Bones, you are just doing it again. People knew full well what the truths about sin and salvation as taught by the Church over the centuries were. They stopped believing in them since probably about the beginning of the 20th century or earlier, not because they no longer believed there was such a thing as sin but because of the way the truths were presented. We still not do have a cogent re-presentation of these truths, so talk about damnation only conjures up the old picture of demons and pits of eternal hellfire which nobody takes seriously any more. Let us hear how you will present these truths in a way that will convince. Just telling people what they should believe and what they should do is not working!
Nicolas Bellord said…
Savonorola: You said 'All I am saying is that the old style preaching (you will go to hell if you commit mortal sin etc.) did not stop people giving up the practice of confession, so there can be no reason to believe that it would encourage them back now. As they say, it looks as if "thinking outside the box" is what is now needed.'

When I was young I heard such preaching and it persuaded me of the necessity of frequent confession. That was pre VII. Unfortunately that kind of preaching stopped and doubt was cast on whether certain sins were sins and indeed on the whole idea of mortal sin. There then came the idea of communal absolution when you did not have to confess your sins individually. Now going to confession is an embarrassing business confessing one's sordid failures so why bother when you are not sure that you have sinned or that grave sins actually matter? Rather wait until there is a general absolution and you are saved the embarrassment. That is what happened in my experience.

You are then left in a limbo of uncertainty, doubt and guilt. You do not get the grace of confession and the real joy you can experience when you have unloaded yourself and are absolved to make a fresh start.
The Bones said…
The Bishops stopped teaching it and now they say, 'why does nobody come?'

Start teaching it and the people might come.

What is so difficult for you to understand?

Confession needs no reform. Bishops need only state the truth. If people don't like it, at least they can say, 'We tried'.
viterbo said…
I would go to confession more frequently if i knew what was gonna happen next, but when the priest changes or you are stuck in a new parish with that dreaded psychofusion room - it's just too much. if i go on a confession strike I guess it will be like the mortal sin of envy, taking poison and expecting your enemy to croak.

Savon'; serious - internet confession - over the phone confession (I'm sure the Greeks do this); remote - viewing confession? how many priests can do 'out of body'? but then we would have people suing the diocese for auric impropriety.

Skype-confession it is.
Nicolas Bellord said…
Come off it Savonorola; you know perfectly well that no-one can define the exact nature of heaven and/or hell. We have what Jesus Christ has told us in the New Testament and what there is in the Apocalypse. Whether all this is an accurate description or metaphorical we cannot know and it is idle to speculate. We also have visions of Hell given to various saints including the children at Fatima. I would guess that these things are beyond our limited imaginations anyway. All one can be certain of is that Heaven will be extremely pleasant and Hell extremely unpleasant. They may just be states but the fact that on the Last Day we get our physical bodies back in a glorified form suggests that Heaven may have some resemblance to our Earth.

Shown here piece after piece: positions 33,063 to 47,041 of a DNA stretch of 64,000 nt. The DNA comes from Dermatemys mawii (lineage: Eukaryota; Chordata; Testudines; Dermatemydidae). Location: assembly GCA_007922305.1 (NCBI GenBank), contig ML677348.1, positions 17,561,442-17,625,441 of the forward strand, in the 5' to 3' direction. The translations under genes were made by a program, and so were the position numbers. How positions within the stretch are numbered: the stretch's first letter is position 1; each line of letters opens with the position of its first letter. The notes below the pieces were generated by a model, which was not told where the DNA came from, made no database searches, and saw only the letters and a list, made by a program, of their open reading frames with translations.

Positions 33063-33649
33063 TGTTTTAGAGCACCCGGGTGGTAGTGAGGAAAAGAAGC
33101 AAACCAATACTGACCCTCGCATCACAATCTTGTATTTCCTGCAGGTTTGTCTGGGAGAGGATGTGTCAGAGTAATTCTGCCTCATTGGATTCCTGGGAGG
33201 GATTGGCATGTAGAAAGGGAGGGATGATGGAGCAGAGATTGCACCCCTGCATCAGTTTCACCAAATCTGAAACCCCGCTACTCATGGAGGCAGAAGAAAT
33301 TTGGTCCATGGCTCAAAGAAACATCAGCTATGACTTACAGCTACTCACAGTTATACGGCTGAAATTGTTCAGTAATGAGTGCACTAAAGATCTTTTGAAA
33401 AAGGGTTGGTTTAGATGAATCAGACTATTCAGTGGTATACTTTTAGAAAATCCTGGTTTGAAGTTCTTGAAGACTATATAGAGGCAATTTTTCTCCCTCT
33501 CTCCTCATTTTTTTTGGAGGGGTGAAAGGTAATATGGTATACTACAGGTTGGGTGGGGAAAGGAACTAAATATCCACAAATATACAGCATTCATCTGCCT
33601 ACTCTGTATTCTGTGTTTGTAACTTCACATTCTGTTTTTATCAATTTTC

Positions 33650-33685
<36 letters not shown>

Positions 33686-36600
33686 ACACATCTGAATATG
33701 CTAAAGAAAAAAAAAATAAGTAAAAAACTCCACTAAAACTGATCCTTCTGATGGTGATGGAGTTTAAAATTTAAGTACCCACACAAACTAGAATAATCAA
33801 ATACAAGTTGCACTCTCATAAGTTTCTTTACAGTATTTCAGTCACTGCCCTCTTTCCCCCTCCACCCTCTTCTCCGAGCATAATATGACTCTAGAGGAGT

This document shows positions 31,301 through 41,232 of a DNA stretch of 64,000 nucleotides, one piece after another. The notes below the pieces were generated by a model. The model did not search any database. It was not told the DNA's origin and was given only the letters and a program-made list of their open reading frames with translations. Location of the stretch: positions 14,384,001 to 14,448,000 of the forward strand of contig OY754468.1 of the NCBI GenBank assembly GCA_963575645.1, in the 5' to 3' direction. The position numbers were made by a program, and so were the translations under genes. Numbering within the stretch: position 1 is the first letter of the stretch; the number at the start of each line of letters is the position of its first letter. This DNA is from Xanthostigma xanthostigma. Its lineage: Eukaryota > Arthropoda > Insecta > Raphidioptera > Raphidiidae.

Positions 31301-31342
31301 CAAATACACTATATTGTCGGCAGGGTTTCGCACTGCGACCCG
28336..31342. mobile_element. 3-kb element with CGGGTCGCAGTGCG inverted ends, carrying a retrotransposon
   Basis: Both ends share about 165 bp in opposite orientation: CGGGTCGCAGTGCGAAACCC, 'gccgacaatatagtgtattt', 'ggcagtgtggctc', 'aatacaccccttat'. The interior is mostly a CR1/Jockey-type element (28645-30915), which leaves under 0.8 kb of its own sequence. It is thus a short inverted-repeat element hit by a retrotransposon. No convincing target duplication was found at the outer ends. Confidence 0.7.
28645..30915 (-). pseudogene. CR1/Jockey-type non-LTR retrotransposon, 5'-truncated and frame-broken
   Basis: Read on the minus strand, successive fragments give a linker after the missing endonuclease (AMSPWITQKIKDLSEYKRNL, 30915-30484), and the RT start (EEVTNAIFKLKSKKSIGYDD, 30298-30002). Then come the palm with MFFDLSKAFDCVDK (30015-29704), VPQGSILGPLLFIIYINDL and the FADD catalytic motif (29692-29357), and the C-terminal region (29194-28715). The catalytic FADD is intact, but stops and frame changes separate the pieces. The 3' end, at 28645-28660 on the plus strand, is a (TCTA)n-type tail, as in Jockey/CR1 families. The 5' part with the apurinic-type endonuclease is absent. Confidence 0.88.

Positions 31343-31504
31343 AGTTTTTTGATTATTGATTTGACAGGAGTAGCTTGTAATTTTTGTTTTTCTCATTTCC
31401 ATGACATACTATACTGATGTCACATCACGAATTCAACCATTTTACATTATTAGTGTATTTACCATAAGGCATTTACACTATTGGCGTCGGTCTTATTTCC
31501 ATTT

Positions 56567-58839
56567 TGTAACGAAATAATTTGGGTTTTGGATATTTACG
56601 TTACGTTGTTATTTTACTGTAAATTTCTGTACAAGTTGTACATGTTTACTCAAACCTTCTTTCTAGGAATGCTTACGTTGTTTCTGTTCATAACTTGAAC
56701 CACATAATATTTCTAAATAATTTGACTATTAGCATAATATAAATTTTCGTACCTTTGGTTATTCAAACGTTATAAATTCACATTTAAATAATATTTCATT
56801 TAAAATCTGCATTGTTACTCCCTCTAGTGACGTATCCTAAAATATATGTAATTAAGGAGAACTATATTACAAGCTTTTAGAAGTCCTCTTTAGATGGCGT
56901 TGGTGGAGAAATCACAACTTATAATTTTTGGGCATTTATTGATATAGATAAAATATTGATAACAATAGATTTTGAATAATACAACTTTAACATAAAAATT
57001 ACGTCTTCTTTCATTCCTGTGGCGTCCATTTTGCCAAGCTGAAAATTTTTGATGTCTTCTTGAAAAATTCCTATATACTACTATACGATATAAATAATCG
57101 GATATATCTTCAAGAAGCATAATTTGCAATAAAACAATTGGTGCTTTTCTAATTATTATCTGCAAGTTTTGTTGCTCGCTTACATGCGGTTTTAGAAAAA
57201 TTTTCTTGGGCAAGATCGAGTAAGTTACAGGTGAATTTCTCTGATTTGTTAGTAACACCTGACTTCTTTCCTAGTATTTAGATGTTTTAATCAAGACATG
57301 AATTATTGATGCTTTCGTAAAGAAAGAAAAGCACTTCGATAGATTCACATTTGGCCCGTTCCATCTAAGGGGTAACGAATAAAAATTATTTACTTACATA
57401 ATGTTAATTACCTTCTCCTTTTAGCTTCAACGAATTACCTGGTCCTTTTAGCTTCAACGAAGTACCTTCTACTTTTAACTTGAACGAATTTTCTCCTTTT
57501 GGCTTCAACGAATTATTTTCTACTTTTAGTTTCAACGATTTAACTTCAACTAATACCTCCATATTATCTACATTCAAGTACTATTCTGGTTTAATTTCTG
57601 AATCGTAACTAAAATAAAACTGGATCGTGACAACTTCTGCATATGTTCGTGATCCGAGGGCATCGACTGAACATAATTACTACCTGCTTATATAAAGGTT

But where does this get us? Do you accept that eventually we will all end up in or other of these states?
Savonarola said…
Bones, why is it so difficult for you to understand that this is not about teaching or not teaching? It is the sort of teaching that is given that matters, and you have not said what sort of teaching you think would work, nor have any of the others who have responded. Simply telling people you should go to confession is not working. When it is said it is is ignored, for the reasons I've already suggested. If you cannot understand this, there is no more I can say.
jaykay said…
Marie Bessford: No, I'm not misrepresenting the facts... as you presented them. You mentioned nothing about "under the guise of confession" in your first post anyway. The claim you make is unsubstantiated. The evidence you cite viz. the Cloyne and Murphy reports, does not in fact back it up. The Cloyne Report deals with 19 specific clerics, and in only three of those cases was abuse in the confessional - or even "under the guise of confession - involved. And they do not, except in the case of one unsubstantiated one ("Paul") refer to the period before Vatican 2.

I think it is extremely doubtful that abuse in confession was ever a large part of the whole deplorable abuse scenario worldwide.
jaykay said…
Marie Bessford: No, I'm not misrepresenting the facts... as you presented them. You mentioned nothing about "under the guise of confession" in your first post anyway. The claim you make is unsubstantiated. The evidence you cite viz. the Cloyne and Murphy reports, does not in fact back it up. The Cloyne Report deals with 19 specific clerics, and in only three of those cases was abuse in the confessional - or even "under the guise of confession - involved. And they do not, except in the case of one unsubstantiated one ("Paul") refer to the period before Vatican 2.

I think it is extremely doubtful that abuse in confession was ever a large part of the whole deplorable abuse scenario worldwide.